“…a sharp wild brace came suddenly into the air. We drew in deep breaths of it as we walked back from dinner through the cold vestibules, unutterably aware of our identity with this country for one strange hour, before we melted indistinguishably into it again.”
– The Great Gatsby by F. Scott Fitzgerald
South Sudan – Kenya – Uganda – India – England – Morocco – Spain
I am stateside for the first time in a year, utterly conscious of myself, the marks Africa has written on me, and the great big different-ness that is America.
I’ve traded the violent green aerials of the Rwenzoris on the equatorial horizon for the quietly fading layers of the Blue Ridge, swapped puff adders for copperheads, packed mud and corrugated tin for brickwork and stained wood paneling, the miles and miles of battered and pot-holed red earth between Mundri and Juba for interstate highway systems blazing with a thousand thousand fires of red taillights and the flash of American dollars packed in pistons and Lexus hoods that seem like they’d nearly suffice to buy the whole of Western Equatoria.
Here, I drive a small blue hatchback (until the blessed advent of the motorcycle. It’s comin’ folks). It doesn’t have four-wheel drive, let alone a winch, and probably wouldn’t last five miles in Africa. My trusty little netbook, faithful companion in my writing career over four continents, may have finally succumbed to its slash-crack-casualties taken crossing the mountains in Western Uganda in a bouncing and jam-packed Mutatu. The borrowed computer on which I write this post on plays a “Handclapping and Footstomping” playlist on a program called Songza, which didn’t exist when I left and would likely have destroyed the internet in Africa. After fitting everything I own for a year into a green army sea bag, I come home to rediscover my library of hundreds of books, and clothes I forgot I owned. Grocery stores carry somewhere around 40,000 varieties of window cleaner, and salad dressing, and shampoo. I sign for a purchase with my finger on an iPad.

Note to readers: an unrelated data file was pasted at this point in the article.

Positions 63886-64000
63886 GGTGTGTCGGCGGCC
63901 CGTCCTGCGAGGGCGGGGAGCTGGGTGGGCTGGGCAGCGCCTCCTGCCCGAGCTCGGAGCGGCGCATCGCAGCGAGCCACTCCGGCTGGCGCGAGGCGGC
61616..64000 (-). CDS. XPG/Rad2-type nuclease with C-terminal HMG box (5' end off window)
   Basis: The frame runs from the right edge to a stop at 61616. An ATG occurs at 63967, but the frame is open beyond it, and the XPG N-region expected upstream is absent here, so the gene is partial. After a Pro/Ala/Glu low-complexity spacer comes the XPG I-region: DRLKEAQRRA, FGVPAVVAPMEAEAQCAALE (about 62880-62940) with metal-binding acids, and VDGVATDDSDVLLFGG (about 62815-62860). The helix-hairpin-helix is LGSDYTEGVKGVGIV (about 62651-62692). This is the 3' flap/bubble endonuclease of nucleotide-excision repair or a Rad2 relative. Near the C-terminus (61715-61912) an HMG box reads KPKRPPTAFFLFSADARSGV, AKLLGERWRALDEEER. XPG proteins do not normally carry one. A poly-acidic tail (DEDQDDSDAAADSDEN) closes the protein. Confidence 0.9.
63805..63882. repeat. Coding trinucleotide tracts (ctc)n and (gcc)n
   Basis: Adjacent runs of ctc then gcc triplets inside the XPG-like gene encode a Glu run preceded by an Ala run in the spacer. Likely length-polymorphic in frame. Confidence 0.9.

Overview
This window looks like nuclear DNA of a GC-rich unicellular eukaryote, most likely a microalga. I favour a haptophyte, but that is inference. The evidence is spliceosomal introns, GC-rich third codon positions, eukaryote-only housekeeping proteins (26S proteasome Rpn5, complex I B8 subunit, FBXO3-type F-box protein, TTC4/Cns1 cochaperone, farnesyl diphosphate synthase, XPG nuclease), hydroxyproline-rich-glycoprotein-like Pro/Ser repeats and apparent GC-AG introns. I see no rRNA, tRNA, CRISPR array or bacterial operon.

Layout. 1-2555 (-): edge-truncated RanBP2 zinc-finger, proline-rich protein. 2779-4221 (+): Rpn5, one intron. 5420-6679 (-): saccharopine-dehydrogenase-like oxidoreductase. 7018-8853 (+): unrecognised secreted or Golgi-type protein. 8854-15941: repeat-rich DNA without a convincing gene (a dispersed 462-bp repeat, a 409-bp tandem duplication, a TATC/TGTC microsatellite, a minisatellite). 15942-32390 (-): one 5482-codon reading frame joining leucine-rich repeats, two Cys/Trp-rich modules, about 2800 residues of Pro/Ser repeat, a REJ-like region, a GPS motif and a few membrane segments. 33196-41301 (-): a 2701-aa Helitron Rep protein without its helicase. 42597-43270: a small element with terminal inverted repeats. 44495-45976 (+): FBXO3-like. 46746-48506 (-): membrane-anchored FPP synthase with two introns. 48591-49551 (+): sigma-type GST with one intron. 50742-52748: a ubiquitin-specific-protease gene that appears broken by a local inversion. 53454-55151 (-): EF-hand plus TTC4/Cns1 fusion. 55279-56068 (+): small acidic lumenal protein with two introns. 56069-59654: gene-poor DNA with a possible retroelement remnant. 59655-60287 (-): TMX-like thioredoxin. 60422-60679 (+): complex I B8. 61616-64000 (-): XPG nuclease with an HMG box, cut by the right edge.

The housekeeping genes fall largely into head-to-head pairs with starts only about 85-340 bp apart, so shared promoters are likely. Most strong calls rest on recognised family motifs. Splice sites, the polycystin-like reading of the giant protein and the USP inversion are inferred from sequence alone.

When you leave for year, everyone gets married. It’s like some kind of conspiracy of inevitable descent into domesticity. Friends have serious conversations about kitchen cabinet fixtures. They’re making the transition (as a couple) from white to wheat pasta. They buy houses. I buy another cup of coffee and sweet talk the husbands into coming rock climbing with me.
“…I came back restless. Instead of being the warm center of the world, the Middle West now seemed like the ragged edge of the universe.” (Fitzgerald)
I am and always have been perpetually restless. Africa fit well with how I’m wired, and put me more in my element than anywhere else I’ve ever been. It’s a place of roaring beauty and heartbreak, wild adventure and terror, a deep sense of purpose and an unshakeable realization of how little you know, how little you control, and just how big and close and absolutely necessary is the God to whom we cling and for whose kingdom we strive. I fear that after such tangible vitality, the good old US of A could seem like Fitzgerald’s “ragged edge of the universe.” A grey pause on the waiting edge of the real, active life that lurks in the dark spaces of the map.